Recent reports suggest the NHL salary cap could both increase and decrease before the start of next season.
Under the current collective bargaining agreement, which expires Sept. 15, the cap ceiling is estimated to rise as high as $69 million for 2012-13, approximately a $5-million increase over the current limit of $64.3 million.
The cap floor would also rise from the current $48.3 million to around $53 million.
That’s without taking into account the NHL Players’ Association’s right to employ its five percent “escalator,” which would push the ceiling to $72 million and the floor to $56 million.
That’s good news for NHL teams with payrolls for next season currently in excess of $50 million (Pittsburgh, Buffalo, Philadelphia, Toronto, Chicago, Boston, San Jose, Vancouver and Los Angeles), providing them with substantially more cap space.
The increase, however, is expected to be temporary.
If the league succeeds in lowering the players’ share of revenue (currently 57 percent) in the next CBA, the cap limits will also be lowered, forcing GMs to operate throughout this summer under self-imposed limits until next season’s figures are finally determined.
Should the revenue share become a 50-50 split, the cap ceiling for next season would be around $60 million. The cap floor, meanwhile, could see a bigger decline if the next CBA widens the current $16-million gap between the floor and ceiling.
Teams currently at the lower end of the scale for committed payroll for next season – Dallas, Ottawa, the New York Islanders, Winnipeg, St. Louis, Phoenix, Nashville, Carolina and Colorado – shouldn’t be adversely affected by this situation.
Most currently appear committed to remaining somewhere between the cap floor and the midpoint between the floor and ceiling. If the former is lowered, it’ll make it easier for those teams to get above that limit prior to the start of next season.
It could also prompt many of the GMs of those lower-salaried teams to be more active in this summer’s free agent market. Teams with internal cap ceilings will have more space to work with than those with payrolls in excess of $50 million.
Should the higher-salaried teams maintain self-imposed caps of $60 million or lower, it will significantly hamper their ability to re-sign key players and bid competitively for unrestricted free agents.
Those teams can, of course, spend above their self-imposed limits, even going beyond the official number for this summer under the current CBA.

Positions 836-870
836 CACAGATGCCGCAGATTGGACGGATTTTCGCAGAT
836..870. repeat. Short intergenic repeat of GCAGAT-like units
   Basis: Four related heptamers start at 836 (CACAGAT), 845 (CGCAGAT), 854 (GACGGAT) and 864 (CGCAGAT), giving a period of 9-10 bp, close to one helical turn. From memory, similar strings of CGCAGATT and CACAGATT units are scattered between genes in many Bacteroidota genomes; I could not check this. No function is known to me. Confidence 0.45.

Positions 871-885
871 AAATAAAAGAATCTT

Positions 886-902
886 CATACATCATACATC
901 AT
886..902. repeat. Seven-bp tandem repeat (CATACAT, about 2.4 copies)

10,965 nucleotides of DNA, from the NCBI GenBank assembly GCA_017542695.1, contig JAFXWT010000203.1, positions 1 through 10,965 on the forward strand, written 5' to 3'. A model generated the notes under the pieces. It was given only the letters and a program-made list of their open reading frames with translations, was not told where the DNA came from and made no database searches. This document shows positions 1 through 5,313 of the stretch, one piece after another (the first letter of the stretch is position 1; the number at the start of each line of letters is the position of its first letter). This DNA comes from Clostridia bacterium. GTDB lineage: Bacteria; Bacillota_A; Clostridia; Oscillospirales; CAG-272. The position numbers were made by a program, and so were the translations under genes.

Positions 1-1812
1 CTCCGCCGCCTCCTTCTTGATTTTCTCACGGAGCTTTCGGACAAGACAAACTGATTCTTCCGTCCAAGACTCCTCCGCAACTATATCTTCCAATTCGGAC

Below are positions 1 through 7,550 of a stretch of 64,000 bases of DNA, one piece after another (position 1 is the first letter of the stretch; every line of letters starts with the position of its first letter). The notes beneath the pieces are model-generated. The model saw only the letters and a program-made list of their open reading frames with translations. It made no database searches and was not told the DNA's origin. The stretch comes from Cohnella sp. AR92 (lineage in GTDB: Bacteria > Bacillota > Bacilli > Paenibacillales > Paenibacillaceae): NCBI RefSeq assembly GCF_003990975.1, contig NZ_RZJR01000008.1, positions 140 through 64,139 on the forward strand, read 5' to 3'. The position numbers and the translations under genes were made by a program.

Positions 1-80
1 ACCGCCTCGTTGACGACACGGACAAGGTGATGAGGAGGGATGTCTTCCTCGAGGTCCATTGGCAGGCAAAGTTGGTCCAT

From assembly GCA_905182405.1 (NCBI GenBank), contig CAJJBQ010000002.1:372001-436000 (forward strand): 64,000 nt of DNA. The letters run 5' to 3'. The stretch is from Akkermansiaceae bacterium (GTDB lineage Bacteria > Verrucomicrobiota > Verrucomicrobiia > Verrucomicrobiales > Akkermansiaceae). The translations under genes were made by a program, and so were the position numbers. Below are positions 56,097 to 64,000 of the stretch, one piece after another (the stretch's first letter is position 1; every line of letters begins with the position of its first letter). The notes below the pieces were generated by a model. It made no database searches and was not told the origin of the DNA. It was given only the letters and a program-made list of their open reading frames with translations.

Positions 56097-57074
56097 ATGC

That, however, comes with serious risk. If they were to spend up to the projected $69-$72 million and the new cap ceiling were lowered, they’d be forced to make salary-dumping trades or bury players in the minors to become cap-compliant provided that option is still allowed in the next CBA.
Given the lack of quality depth in this summer’s UFA market, some GMs could try to pry away restricted free agents from their rivals with offer sheets, especially those high-salaried teams handcuffed by limited cap space.
Vancouver’s Cory Schneider, Boston’s Tuukka Rask, Buffalo’s Tyler Ennis, the New York Rangers’ Michael Del Zotto, and Montreal’s Carey Price and P.K. Subban could prove tempting targets.
Tight-budgeted teams at the lower end of the scale could also be targeted by GMs with considerable cap space and a willingness to spend. Nashville’s Shea Weber, Dallas’ Jamie Benn, Colorado’s Matt Duchene, Winnipeg’s Evander Kane, and Florida’s Kris Versteeg could fall into that group.
Even if the threat of offer sheets turns out to be an empty one, the uncertainty over what will be contained in the new CBA could have an impact on RFA contract negotiations. GMs could wait until the new CBA is implemented before re-signing those players.
Whatever the outcome of the CBA negotiations, it’s shaping up to be an interesting off-season.
Rumor Roundup appears Mondays, Wednesdays and Fridays only on thehockeynews.com. Lyle Richardson has been an NHL commentator since 1998 on his website, spectorshockey.net, and is a contributing writer for Eishockey News and Kukla’s Korner.